Stay on Top of Emerging Technology Trends
Get updates impacting your industry from our GigaOm Research Community
Steven Soderbergh’s The Girlfriend Experience got plenty of buzz after a special screening at last year’s Sundance Film Festival. Shot on the relatively thin dime of $1.7 million in only 16 days using the RED digital camera and starring adult performer Sasha Grey, it was a wild enough experiment as a motion picture production. Even wilder is its motion picture distribution experiment, since it’s now available on Amazon Video On Demand as a $9.99 rental — even though its premier was just last Wednesday at the Tribeca Film Festival and it won’t be in theaters until May 22nd.
The minimal expense and maximal margins of digital distribution mean the film can take that chance. And the upside for the producers — among them Mark Cuban, who will also be airing it on his HDNet later this month — is potentially astounding. But even if it didn’t have a racy subject and a well-known porn starlet, or a big name director and cutting-edge cinematography, by releasing it online the film stands to take advantage of online promotion and marketing in a way that others can’t.
The most oft-cited example of the failure of web buzz to move butts into seats is the now-infamous Snakes on a Plane; all the chatter and “interactivity” online ahead of that film’s release didn’t amount to boffo at the box office. But the difference is that by going online, Girlfriend doesn’t have to convince you to go anywhere but through a link.
The film is $9.99 for a 3-day “rental,” and if you’re already set up with Amazon (s amzn) it’s literally a once-click experience. You can also download it to Windows PCs or through a TiVo (s tivo) or Roku set-top box. And it’s available through video on demand on many cable and satellite systems as well. Even Grey admits on her MySpace page: “[I] don’t really watch tv anymore.” Having a way to watch it online, instantly, is perfectly suited for online natives like herself.
All Grey has to do is post a link to her MySpace (71,348 friends) and Twitter (12,510 followers) profiles and let her fans go from there. Amazon Associates even get a 10 percent commission on referrals. It’s a shame, however, that the video can’t be embedded, rental button and all, directly on third-party web sites — which would save potential viewers from having to click through a link from wherever they might be browsing.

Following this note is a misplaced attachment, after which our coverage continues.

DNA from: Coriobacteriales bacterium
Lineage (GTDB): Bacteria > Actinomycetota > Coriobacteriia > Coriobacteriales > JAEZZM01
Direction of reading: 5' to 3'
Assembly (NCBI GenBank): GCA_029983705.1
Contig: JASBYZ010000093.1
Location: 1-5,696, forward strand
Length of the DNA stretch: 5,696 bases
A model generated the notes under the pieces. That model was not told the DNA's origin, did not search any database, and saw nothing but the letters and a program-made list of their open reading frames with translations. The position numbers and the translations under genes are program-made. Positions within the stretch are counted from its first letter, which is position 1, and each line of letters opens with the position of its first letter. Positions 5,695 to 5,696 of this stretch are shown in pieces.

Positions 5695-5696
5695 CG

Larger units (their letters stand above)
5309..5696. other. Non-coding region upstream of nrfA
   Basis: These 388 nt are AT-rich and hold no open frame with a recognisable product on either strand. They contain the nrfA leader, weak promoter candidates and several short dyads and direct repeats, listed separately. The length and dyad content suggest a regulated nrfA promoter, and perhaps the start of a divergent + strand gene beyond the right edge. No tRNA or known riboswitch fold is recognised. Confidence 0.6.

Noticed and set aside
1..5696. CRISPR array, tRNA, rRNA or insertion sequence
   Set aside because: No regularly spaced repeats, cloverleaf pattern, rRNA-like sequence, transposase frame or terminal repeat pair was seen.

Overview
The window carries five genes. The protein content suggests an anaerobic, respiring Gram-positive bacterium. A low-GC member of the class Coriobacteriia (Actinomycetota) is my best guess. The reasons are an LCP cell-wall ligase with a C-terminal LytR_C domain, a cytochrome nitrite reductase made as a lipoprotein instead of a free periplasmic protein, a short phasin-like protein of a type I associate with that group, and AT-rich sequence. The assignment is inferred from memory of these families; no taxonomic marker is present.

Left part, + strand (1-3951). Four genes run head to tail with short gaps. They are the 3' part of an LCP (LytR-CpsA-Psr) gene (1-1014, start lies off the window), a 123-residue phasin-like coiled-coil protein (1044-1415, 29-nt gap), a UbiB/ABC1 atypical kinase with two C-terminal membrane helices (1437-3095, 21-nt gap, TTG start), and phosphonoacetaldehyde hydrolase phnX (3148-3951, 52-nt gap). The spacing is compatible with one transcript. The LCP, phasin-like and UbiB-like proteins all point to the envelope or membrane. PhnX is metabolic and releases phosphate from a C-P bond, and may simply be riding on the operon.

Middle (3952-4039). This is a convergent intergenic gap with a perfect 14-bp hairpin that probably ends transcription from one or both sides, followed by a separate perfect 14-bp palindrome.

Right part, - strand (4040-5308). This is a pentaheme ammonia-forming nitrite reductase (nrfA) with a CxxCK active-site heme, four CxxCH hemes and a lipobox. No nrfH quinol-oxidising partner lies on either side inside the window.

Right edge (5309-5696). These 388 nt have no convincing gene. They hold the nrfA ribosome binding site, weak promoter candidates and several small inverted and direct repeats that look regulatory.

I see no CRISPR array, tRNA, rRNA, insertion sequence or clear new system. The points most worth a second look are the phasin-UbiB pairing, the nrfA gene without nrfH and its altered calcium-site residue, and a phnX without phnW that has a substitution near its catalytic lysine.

Beyond that, it capitalizes on the discussion online surrounding the film and its topic in a way that a DVD or a theater screening simply can’t. Love it or hate it, it’s hard not to link to it. “Timeliness is essential for many of these festival favorites,” said Matt Dentler of Cinetic Rights Media, which has specialized in releasing independent features through video on demand that might have otherwise been stuck on the festival circuit — like We Are Wizards and The Lost Coast on Hulu, or On Broadway and The Auteur on iTunes.
But won’t it hurt the film’s theatrical and DVD chances down the road? Not necessarily. “My belief,” said Dentler, “is that one does not cannibalize the other, and CRM has seen stats to back that up.” And if the online margins are as good as they are for DVDs (at or better than 50 percent net), then with a reported $1.4 million budget the entire production could break even with a few million views on Amazon. And I’ll probably still go see it in a theater if only for the novelty of watching something shot on a RED on the big screen.
So rather than have to compete with the multimillion-dollar media blitz of X-Men Origins: Wolverine for eyeballs at the corner multiplex, this film can instead nurture audiences online and reward them with instant gratification. Unfortunately, it’s still not an option for those still struggling to make it into “indiewood” in the first place. But it’s certainly an arousing start.